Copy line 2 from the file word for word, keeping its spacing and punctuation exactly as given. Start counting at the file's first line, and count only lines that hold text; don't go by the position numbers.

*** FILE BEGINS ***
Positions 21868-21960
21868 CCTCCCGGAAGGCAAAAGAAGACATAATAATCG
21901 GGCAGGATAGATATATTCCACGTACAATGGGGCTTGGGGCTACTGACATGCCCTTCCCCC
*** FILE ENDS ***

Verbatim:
21868 CCTCCCGGAAGGCAAAAGAAGACATAATAATCG